I have been making the same point. For whatever reason the hardcore sports and news photographers haven’t switched to a great degree. A thought occurred to me the other day. Most serious pros carry two bodies with interchangeable lenses. If you go mirrorless, you must purchase at least two bodies because why would you carry two systems? One thing about DSLR was that when you purchased a new body, you could use the old one as backup. When I go to NFL games, I notice the photographers on the sidelines with two and three bodies. Even at press conferences, I see more than one body by those guys and girls. I went on a photo trip to Iceland last year and the folks who were mirrorless had one body. I, of course, carry my 5DSR, and my old 5D MKII for backup. One guy had his Sony A9 swept into the surf along with his tripod while we were shooting ice crystals on the beach... and boom! no camera... good thing it was the last day of the shoot.

I don't know about free-lance photographers but photographers who work for an agency often get cameras and lenses from their employers. And often, we are not only talking about cameras and a couple of lenses. The bigger agencies have hundreds of cameras and hundreds of lenses. That is a lot of dollars.

And that is not all.

There is sometimes a complete system apart from the camera in the photog's hands, remote controlled cameras,wireless transmitting of pictures to editors somewhere else in the stadium. The camera is but one small piece of a very complicated system and very expensive system that must not fail.

Most of these cameras are leased for a couple of years, including the lenses and all the other equipment. You are talking seriously big bucks.

I believe changes in this environment are very hard to make. They have to change their entire system and test it if it works in all circumstances. Then they have to retrain the photographers to use the new equipment. Often that means not a couple of thousand dollars but you are talking a couple of hundred thousand dollars. Not to mention the cost of retraining all the other staff which concern themselves with these systems.

So with big risk and probably not too much to win, I wouldn't switch either.
Even at my level with 2 cameras and 9 lenses and being just an amateur, I find it hard to switch because it will cost a lot of money with little gain in the end result.

Ed Sanford's picture

All good points. So if the big agencies haven’t changed, what does that say about going mirrorless in the pro world?

It is often so that most of the industry is slow to change. The early adopters will change the fastest and the majority will only change when everybody else does.
The more money invested in a technology, the harder and riskier it is to change.

And lots of people really fear change. It says hardly anything about the technology but more about human psychology.

In the time of the clippers (the fastest cargo sailing ships) the rise of the steamboat was also laughed at. It would never replace trusted technology. And before that it was wooden ships being replaced with iron ship.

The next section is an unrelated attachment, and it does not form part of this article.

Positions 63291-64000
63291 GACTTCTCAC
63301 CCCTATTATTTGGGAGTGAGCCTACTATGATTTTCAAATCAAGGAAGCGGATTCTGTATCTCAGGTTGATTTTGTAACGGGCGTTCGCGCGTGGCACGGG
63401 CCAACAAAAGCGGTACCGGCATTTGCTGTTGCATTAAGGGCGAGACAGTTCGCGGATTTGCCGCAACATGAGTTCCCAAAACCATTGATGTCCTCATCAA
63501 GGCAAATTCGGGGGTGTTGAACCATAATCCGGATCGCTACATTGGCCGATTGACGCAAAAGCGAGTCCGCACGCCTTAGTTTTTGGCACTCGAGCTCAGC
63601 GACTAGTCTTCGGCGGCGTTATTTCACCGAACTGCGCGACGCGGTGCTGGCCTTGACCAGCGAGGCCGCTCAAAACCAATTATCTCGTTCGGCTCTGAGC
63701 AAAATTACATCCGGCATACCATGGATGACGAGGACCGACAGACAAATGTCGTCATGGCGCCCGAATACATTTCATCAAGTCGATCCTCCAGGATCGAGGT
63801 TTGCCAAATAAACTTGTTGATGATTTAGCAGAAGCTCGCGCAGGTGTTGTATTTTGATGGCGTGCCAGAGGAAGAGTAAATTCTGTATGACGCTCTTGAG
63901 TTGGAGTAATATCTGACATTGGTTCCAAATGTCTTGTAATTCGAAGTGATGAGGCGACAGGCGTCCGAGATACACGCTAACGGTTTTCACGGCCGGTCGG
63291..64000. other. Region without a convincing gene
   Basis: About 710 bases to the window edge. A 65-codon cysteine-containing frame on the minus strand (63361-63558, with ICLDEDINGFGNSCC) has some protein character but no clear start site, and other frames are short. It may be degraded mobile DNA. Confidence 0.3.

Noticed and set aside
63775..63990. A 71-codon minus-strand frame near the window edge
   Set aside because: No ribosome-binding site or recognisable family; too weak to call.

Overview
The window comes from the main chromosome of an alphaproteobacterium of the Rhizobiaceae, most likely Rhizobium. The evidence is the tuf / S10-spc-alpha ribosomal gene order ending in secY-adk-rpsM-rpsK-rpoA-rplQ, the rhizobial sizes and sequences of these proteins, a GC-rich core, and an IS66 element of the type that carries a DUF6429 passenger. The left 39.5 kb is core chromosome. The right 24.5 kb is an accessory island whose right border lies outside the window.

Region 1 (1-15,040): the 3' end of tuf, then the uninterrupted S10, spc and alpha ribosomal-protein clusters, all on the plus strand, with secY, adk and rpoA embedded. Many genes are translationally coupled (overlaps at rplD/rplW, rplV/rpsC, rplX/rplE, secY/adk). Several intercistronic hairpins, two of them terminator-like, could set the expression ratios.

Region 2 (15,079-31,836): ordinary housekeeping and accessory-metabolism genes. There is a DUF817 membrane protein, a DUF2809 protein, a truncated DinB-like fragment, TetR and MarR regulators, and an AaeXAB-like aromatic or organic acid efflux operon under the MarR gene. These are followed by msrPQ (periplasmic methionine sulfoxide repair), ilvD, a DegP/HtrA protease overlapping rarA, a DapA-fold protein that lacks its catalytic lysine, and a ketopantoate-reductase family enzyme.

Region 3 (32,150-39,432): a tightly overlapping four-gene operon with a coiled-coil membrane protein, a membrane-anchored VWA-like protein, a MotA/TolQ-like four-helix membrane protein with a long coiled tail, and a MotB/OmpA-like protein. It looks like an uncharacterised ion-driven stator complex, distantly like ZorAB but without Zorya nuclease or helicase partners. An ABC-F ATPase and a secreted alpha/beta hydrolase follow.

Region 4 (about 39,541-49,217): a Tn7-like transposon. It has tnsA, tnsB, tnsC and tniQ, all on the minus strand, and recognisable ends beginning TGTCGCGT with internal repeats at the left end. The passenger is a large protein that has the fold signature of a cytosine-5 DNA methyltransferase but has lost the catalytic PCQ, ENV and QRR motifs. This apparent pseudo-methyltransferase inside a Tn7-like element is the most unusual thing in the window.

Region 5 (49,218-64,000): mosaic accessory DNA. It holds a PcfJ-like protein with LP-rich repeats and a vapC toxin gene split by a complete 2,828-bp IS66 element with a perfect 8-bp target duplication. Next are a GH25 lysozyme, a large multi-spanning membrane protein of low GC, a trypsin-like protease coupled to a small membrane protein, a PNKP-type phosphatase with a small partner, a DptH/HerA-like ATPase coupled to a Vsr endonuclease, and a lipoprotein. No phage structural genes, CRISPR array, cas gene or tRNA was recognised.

This is the case with every new technology.

I remember the time when AF systems were invented. The same laggards that moan nowadays about mirrorless said that real pros would never use AF and so on and on. It is the same old story every time again and agian.

The people who moan now were the same people who said that pros would never adopt digital cameras because they were so bad. I am old enough to have read all that was said about digital cameras. How real pros would never use them, how real pros could never use the bad quality pictures of the d-slr, how real pros would stick with films.
The same was said about smartphones and compact cameras.

All this has practically nothing to do with tech but with fear. Some people cannot cope with changes and have innovation anxiety. They are afraid of every new technology. They feel threatened by it.

Ed Sanford's picture

Very nice piece. I am an old guy and remember those things as well. Nevertheless, I think that it is unfair to say it’s all based upon fear. I think your point about the cost of change is more relevant. In my own case, I have 2 bodies and a host of lenses. Consequently, the real cost of change is two new bodies and a host of lenses. That is a steep financial barrier to entry when after the change, I still only end up with a print virtually the same as before.... say you?

Jan Kruize's picture

I remember those old guys too, im one of them. And im dutch, and dutch people like to keep their money in their pockets. So.... i'm not afraid to switch to mirrorless. I think my next camera will be a mirrorless one. A canon with an adapter so i can keep my old lenses.

@Ed Stafford Sure. The end result will be pretty much the same. I switched to mirrorless for five reasons. None of them had anything to do with the picture quality.

1: I use reading glasses and it went like this: take picture, put glasses on my nose, chimp at the picture, remove glasses, take another pictures, don glasses, chimp at picture. With mirrorless I can view the result in the EVF. I am clumsy and was always dropping something.
2: I started with video and being able to use a viewfinder is very handy.
3: I have bad knees (nowadays one knee prosthesis) and being able to use the screen for low-angle shots is great. I cannot kneel down, that is too painful. Live view on a d-slr is far too clumsy and slow.
4 The last reason is that an evf lets you see the picture as it will turn out. I often travel in tourgroups and sometimes you have to be really fast to get the picture. Seeing the real exposure is a big advantage.
5: I have worn out knees and shoulders so less weight is a big benefit. My mirrorless kit was 2 kgs lighter than my former d-slr kit.